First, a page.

Microsurgical Breast Reconstruction After Cancer

Pioneered at The Buncke Clinic:

The goal of breast reconstruction is to restore the appearance of a breast after mastectomy. Recent microsurgical advances allow for improved and safer reconstruction than was available even ten years ago. DIEP flap, SIEA flap, TUG flap, SGAP flap, PAP flap and other free flap types of microsurgical breast reconstruction have significant advantages over implant, pedicled TRAM and free TRAM reconstructions.

Microsurgical flap reconstruction can improve the aesthetics of the reconstructed breast and reduce complications such as fat necrosis and flap loss. Although microvascular autologous reconstruction can be surgically more complex and requires an increased operating time, the long term results have solidly established it as a superb method of reconstruction. Unfortunately, not many surgeons perform microsurgical breast reconstruction, or if they do, they perform it infrequently. Patients may be discouraged from seeking out microsurgical reconstruction as a result because they are concerned about the complexity.

At The Buncke Clinic, we have a vast experience in microsurgical breast reconstruction, including in complex cases, where other reconstructions have failed. Such as failed implants, radiation scarring, exposed implants, osteoradionecrosis, assymetry and flap loss. Just to name a few common conditions we see after reconstruction.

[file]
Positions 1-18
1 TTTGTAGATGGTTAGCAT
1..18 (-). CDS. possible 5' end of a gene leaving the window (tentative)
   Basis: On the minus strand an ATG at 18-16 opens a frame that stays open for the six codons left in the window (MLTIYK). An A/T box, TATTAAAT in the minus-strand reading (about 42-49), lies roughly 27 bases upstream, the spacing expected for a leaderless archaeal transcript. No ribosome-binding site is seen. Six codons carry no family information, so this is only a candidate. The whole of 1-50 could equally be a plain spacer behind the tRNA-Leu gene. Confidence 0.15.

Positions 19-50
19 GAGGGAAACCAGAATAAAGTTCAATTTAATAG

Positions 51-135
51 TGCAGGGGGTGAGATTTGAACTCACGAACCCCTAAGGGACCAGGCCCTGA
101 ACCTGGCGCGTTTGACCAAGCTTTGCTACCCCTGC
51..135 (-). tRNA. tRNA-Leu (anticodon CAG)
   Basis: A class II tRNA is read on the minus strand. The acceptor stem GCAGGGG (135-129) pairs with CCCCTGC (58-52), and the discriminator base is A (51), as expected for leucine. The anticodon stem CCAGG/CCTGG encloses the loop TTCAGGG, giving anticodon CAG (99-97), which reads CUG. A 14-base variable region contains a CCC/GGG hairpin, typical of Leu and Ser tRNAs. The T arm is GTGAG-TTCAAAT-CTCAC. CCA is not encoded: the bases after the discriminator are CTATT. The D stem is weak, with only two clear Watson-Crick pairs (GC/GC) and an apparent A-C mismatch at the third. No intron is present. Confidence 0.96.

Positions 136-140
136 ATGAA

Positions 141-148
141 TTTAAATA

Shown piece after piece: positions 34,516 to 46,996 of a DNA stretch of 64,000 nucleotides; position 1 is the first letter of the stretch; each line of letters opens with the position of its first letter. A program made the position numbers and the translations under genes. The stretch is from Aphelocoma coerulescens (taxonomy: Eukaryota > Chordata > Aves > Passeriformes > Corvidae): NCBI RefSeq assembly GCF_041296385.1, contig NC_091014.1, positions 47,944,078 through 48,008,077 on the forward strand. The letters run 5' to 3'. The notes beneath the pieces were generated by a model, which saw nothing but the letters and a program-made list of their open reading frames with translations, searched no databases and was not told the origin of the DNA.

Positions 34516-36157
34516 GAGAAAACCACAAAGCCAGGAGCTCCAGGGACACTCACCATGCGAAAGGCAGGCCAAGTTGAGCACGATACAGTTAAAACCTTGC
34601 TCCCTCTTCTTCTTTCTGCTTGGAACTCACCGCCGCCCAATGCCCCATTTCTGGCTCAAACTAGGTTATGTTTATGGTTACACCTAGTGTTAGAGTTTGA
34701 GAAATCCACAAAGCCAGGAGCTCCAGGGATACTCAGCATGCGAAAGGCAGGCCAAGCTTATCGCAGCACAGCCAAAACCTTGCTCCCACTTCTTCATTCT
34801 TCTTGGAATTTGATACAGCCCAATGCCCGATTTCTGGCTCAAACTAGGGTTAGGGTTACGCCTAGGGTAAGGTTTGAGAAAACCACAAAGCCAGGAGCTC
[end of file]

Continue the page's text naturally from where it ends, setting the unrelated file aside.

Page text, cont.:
We also commonly perform reconstruction for women having prophylactic mastectomy for high cancer risk, such as carrying the BRCA gene mutation, or strong family history

Although not offered by many plastic surgeons, microsurgical reconstruction with these flaps can be an excellent choice. These procedures offer potential for:

  • Permanent results
  • Sparing of abdominal muscles
  • The aesthetic perk of a tummy tuck or inner thigh lift
  • Breasts that feel more soft and genuine than implants do
  • Breasts that look more natural than implants do

The unique history, circumstances and goals of each specific patient help to define the choice of a reconstruction method. No single technique is applicable to everyone. Some patients may be better candidates for implants, an expander or latissimus reconstruction. Or, for one reason or another, they choose to have implant reconstruction. Although technically more complex, the potential benefits of microsurgical reconstruction can be significant relative to implant or TRAM reconstruction.

Other concurrent factors, like chemotherapy and radiation, physical health, body habitus and patient goals, makes it impossible to cover all the aspects and decision making possibilities in these pages. All these factors play a role in the choice, timing and outcome of reconstruction.

To make an appointment for a consultation, please call our San Francisco Office Number at 415-565-6136.


To make an appointment for a consultation or to refer a patient, please call our office. Do not send any confidential information via this contact form:


45 Castro Street, Suite 121
San Francisco, CA 94114